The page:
Protest Art from the L.A. 2000 DNC.
Photos and Text by Mark Vallen
Click on the thumbnails for larger views

Giant puppets, beautifully painted banners and posters, elaborately costumed street theater performers, were just some of the means protesters used to get their message out during the Los Angeles Democratic Convention of 2000. I've documented through my photographs the creativity demonstrators utilized in their protests. I'm presenting some of these photos to illustrate the importance of art in public dissent. If you'd like to use any of these images please contact me by e-mail

This poster reads Corporate Power Crushes Democracy. Hundreds of copies were distributed during the week of protests at the Democratic Convention. Activists carried this poster on the streets of downtown L.A. during the Meet Human Need, End Corporate Greed march of some 15,000 people.

This gigantic puppet of a riot cop confronted marchers along the route of the Free Mumia march held on 8/13/2000. The puppet was controlled by three people, one who actually stood inside the puppet and served as it's legs, and two other people who each controlled a puppet arm using poles. The huge 12 foot high puppet carried a club and a canister of pepper spay, with the pepper spray actually being a water spray to cool off the crowd in
L.A.'s hellish summer heat.

I photographed this on the last day of the convention. Some clever group of protesters had made a TV camera out of cardboard and ducktape to make their point; "TV Lies - Biased - Sensational - Corporate."

I photographed this banner on the last day of the convention. The huge, colorful banner was painted and carried through the streets by a Filipino artist's collective called People's Artists. On the last day of the protests, the artists hung the banner on the security fence
surrounding the Staples Center.

The theme of protest on 8/13/2000 was Human Need not Corporate Greed. An enormous crowd gathered at L.A.'s historic Pershing Square for a march to the Staples Center. Ten thousand people participated in the protest, and many issues were addressed. I took photos of this enormous puppet as it was carried down the broad avenues of L.A.'s downtown streets. The puppet's arms were stretched out wide, touching each side of the street.

Giant Frogs invade downtown Los Angeles! In this picture a troupe of street theater performers are dressed as gigantic frogs. They are wearing signs that say SAVE BALLONA. The Ballona wetlands are some of the very last marshlands left in the entire southern California area... and they are under threat from big developers.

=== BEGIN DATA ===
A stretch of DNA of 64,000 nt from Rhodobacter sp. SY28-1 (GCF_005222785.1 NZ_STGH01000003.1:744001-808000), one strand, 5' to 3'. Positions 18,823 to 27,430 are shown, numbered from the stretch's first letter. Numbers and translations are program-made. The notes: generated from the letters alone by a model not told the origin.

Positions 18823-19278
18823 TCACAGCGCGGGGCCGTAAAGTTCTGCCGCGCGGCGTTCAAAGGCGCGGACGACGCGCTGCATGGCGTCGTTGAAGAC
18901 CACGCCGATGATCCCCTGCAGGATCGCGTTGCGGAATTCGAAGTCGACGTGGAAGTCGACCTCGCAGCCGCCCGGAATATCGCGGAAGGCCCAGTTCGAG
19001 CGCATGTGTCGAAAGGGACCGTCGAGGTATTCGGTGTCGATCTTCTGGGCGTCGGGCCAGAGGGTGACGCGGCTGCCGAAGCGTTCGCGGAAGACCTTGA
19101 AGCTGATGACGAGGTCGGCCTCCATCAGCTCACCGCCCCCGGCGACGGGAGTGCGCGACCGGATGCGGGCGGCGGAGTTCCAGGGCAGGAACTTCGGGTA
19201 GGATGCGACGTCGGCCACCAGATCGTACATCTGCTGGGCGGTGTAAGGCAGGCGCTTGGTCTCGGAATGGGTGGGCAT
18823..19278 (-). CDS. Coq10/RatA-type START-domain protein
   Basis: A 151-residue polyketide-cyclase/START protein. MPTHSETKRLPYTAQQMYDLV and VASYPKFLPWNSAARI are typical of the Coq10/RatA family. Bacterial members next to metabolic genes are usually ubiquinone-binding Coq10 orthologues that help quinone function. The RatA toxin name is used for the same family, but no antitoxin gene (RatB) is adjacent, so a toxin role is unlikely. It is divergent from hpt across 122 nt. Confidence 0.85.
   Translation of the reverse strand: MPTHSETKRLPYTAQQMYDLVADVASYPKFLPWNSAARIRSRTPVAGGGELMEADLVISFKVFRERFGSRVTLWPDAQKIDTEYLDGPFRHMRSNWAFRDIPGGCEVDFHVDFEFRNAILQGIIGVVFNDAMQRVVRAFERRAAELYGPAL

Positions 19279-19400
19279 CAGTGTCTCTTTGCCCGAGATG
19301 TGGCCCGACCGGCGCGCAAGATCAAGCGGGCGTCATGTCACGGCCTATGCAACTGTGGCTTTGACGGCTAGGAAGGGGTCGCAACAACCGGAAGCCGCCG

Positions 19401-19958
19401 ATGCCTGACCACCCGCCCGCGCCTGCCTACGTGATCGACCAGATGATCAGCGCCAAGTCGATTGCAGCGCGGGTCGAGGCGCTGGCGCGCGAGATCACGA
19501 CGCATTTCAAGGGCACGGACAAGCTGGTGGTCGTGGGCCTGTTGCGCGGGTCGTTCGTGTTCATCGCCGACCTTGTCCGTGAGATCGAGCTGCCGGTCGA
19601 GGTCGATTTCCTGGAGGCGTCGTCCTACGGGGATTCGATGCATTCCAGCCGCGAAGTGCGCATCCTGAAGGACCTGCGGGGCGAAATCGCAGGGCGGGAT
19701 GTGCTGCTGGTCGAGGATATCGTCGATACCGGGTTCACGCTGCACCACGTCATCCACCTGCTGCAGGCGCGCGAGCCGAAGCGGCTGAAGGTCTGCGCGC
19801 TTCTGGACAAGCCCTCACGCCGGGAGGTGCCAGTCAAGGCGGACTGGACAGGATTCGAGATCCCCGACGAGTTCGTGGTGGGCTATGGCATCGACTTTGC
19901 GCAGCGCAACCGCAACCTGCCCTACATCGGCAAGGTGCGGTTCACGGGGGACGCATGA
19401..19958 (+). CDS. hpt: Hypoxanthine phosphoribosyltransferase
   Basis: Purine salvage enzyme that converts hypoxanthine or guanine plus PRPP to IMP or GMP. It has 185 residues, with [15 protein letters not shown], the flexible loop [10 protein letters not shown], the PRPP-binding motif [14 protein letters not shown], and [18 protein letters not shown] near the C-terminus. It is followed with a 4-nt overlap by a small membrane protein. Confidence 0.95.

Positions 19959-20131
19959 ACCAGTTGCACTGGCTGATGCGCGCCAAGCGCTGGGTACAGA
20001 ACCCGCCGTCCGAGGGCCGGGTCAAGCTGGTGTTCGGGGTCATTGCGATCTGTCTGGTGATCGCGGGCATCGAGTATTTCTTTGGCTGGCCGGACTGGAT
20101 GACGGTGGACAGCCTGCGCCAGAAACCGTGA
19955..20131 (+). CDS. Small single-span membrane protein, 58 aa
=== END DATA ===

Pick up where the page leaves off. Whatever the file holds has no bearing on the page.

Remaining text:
I photographed this puppet of a Navajo woman, representing the indigenous resistance to the big coal companies and their grabbing of traditional Navajo lands at Big Mountain. A great number of protesters expressed solidarity with Native American people and their right to self-determination.

During the Human Need not Corporate Greed march, no fewer than 10,000 protesters participated. The largest creative props in the entire week of demonstrations were on display that day... four helium filled balloons designed to look like actual nuclear missiles! Nearly a dozen people were required to carry each of the gigantic balloons!

I Photographed this enormous puppet of Ralph Nader as it was paraded up and down directly in front of the security fence surrounding the Staples Center. The puppet of the Green Party candidate made it's appearance just as Al Gore took the podium inside the convention hall. Those that held up the puppet called out to the Democratic delegates and members of the press just beyond the gate... "Come on down here and DEBATE ME!"

This Poster was distributed during the week of protests at the Democratic Convention. The image of Mickey Mouse as a bomb was created by an anonymous Serbian artist during the U.S. - NATO Bombing of Yugoslavia. Hundreds of copies of this image were mounted as placards and carried in demonstrations during the DNC.

The main critique of the Human Need not Corporate Greed protests during the DNC was that the Democratic party is beholden to the interests of the rich and powerful just as much as the Republican party. From the antics of the Billionaires for Bush or Gore street theater troupe, to the banners denouncing the Democrats for supporting war and the anti-worker NAFTA treaty... the word on the street was, "beware the Republicrats."
www.art-for-a-change.com is owned and operated by Mark Vallen . All Photos and text by Mark Vallen.